Tokyo, Japan ●
Tue, February 9, 2021
The dollar fell to its lowest level in a week on Tuesday as investors cast doubt on the magnitude of a recent rally driven by expectations of a faster pandemic recovery in the US than elsewhere.
The main focus continued to be on Bitcoin, which hit a record high of over $ 47,000 and built on a nearly 20 percent increase overnight, the largest since 2017 after Tesla invested $ 1.5 billion in the announced digital asset.
The dollar index fell 0.2 percent to 90.75 in the Asian session and fell to 90.963 for the first time since February 1.
The US currency has been on the decline since Friday when disappointing job data pushed the wind out of a two-week run that lifted it to a more than two-month high of 91.6.
Investors had pushed the greenback higher thanks to a faster adoption of U.S. vaccines than most other countries, and when the Democrats accelerated President Joe Biden’s $ 1.9 trillion COVID-19 aid package.
However, many analysts see that massive budget expenditures combined with the continued extremely simple monetary policy of the Federal Reserve will weigh on the dollar in the longer term.
“The bottom line is that a major incentive is likely to wane soon, exacerbating the widening US current account deficit and weighing on the USD,” said Joseph Capurso, currency analyst with the Commonwealth Bank of Australia, in a customer statement.
Europe’s “backward” vaccination program will cap the euro in the short term, but the continent should catch up by the summer, after which the single currency could climb back to $ 1.28 for the first time since 2014, he said.
The euro rose 0.2 percent on Tuesday to $ 1.20775 from a two-month low of $ 1.9520 on Friday.
The British pound renewed its highs since May 2018, rising to $ 1.3784 in Asia. Most recently it rose 0.3 percent to $ 1.3774.
The dollar fell 0.3 percent to 104.925 yen after rising to 105.765 late last week for the first time since October.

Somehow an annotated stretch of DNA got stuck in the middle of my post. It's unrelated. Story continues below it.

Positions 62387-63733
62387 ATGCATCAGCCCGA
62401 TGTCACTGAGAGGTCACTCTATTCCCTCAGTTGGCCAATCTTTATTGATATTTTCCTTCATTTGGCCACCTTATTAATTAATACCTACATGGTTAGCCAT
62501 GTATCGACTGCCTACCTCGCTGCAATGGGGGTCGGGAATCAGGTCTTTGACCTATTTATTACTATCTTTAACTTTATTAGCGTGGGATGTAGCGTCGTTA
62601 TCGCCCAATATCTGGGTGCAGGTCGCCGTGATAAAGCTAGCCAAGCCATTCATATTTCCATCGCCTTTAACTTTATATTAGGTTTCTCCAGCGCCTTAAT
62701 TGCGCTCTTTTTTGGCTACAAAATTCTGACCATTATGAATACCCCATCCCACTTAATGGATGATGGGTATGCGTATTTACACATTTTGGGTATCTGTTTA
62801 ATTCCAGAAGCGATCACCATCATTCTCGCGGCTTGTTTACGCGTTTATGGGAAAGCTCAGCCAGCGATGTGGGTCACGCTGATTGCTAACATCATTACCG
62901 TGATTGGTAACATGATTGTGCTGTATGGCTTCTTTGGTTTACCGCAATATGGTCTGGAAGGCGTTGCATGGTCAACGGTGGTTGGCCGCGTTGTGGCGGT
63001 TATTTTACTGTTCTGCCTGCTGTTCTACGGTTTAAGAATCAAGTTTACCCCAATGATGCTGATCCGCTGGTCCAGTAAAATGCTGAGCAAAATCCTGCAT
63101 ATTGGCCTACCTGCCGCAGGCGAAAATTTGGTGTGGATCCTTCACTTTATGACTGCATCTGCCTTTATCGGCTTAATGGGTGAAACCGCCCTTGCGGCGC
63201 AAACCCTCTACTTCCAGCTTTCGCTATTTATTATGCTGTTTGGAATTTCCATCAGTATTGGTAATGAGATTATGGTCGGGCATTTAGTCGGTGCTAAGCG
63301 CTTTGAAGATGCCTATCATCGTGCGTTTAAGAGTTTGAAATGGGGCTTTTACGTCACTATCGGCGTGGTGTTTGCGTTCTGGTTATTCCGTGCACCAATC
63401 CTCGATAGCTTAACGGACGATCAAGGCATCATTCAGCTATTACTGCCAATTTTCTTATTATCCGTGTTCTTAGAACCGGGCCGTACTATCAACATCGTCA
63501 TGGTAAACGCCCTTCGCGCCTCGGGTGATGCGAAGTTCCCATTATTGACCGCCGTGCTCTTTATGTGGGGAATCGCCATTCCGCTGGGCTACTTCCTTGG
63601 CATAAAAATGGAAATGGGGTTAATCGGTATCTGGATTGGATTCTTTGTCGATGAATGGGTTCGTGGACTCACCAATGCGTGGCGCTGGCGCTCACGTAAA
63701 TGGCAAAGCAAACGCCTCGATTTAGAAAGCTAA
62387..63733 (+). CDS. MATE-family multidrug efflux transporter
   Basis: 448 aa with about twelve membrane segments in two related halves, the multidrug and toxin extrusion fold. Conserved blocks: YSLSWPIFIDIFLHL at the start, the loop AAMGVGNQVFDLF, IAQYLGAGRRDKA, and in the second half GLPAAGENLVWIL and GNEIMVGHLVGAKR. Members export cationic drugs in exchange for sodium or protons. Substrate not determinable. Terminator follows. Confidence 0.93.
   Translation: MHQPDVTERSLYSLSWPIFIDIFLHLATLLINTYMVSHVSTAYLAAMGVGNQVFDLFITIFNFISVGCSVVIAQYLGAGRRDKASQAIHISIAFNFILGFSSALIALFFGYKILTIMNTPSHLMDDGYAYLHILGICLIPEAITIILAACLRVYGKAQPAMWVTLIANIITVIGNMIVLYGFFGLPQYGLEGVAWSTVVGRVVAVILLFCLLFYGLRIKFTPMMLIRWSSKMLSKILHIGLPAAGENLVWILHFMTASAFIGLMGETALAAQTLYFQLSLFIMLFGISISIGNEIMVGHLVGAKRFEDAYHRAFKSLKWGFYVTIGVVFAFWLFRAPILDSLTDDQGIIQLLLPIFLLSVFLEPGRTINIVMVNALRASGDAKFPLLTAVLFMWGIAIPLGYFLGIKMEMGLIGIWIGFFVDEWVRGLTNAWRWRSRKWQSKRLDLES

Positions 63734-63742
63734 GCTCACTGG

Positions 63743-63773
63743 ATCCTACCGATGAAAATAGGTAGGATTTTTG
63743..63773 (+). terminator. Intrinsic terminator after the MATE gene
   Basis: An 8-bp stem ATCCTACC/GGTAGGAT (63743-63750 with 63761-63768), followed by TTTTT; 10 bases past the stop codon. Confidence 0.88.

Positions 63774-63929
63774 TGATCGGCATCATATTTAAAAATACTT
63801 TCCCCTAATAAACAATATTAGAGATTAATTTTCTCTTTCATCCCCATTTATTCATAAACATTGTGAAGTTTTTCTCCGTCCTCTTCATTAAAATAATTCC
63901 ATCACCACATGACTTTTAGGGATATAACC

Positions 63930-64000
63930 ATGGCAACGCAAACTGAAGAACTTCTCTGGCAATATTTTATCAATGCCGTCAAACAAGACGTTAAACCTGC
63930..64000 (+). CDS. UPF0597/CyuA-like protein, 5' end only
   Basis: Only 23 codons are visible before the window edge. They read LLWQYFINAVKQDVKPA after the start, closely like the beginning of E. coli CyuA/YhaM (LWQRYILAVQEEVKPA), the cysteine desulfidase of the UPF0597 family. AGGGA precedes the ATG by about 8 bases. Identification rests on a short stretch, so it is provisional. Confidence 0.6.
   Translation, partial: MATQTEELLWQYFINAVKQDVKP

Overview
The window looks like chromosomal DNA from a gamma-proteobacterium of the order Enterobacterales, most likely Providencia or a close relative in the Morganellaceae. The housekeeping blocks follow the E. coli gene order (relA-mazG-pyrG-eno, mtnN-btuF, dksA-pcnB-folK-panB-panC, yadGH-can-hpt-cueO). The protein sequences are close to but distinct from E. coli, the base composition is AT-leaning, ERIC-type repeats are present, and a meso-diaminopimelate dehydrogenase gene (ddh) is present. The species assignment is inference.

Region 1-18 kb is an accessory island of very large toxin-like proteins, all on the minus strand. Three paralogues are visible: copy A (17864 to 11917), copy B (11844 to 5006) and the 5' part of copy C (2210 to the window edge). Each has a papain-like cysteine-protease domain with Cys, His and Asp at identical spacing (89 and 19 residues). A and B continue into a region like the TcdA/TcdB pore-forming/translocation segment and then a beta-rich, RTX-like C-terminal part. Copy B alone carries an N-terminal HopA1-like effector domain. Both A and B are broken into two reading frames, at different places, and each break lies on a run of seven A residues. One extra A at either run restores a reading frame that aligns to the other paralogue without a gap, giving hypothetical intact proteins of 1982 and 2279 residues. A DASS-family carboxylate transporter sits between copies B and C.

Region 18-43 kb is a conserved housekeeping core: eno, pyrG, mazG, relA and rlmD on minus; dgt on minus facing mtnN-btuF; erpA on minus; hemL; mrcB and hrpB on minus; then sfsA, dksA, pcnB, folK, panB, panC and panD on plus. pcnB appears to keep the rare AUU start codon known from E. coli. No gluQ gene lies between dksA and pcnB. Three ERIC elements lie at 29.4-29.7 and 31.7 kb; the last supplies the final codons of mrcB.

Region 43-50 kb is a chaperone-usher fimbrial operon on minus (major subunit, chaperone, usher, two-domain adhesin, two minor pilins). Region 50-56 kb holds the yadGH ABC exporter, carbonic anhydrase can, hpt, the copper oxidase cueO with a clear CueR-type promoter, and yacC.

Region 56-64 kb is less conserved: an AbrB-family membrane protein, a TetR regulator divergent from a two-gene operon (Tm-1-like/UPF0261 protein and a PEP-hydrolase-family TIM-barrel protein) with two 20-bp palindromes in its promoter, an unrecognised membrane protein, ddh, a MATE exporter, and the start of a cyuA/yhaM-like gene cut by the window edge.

Elsewhere, Tesla announced in its 2020 annual report on Monday that the company had purchased $ 1.5 billion of the world’s most popular cryptocurrency as part of its comprehensive investment policy and is expected to begin accepting the digital asset as payment for its products “in the near future.”
“This is a turning point in our view of digital currencies,” said Junichi Ishikawa, foreign exchange strategist at IG Securities in Tokyo.
“From now on, Bitcoin will really be seen as an asset available to asset managers to choose from in their portfolios.”
Bitcoin was trading at $ 46,400 after hitting a new record at $ 47,565.86 on Tuesday.
Rival virtual currency Ethereum changed hands at $ 1,733.14 after hitting an unprecedented level of $ 1,784.85 on Monday.
Riskier fiat currencies also received a boost as rising equity markets boosted sentiment.
The Australian dollar gained 0.3 percent to 77.252 US cents, while the New Zealand peer rose 0.4 percent to 72.47 US cents.
Westpac is aiming for an advance of 75 US cents for New Zealand’s currency, wrote strategist Imre Speizer in a customer announcement published on Tuesday.
“Markets have recognized New Zealand’s successful Covid management and the ensuing economic recovery, but the latest economic data has surprised even the most optimistic experts,” the statement said.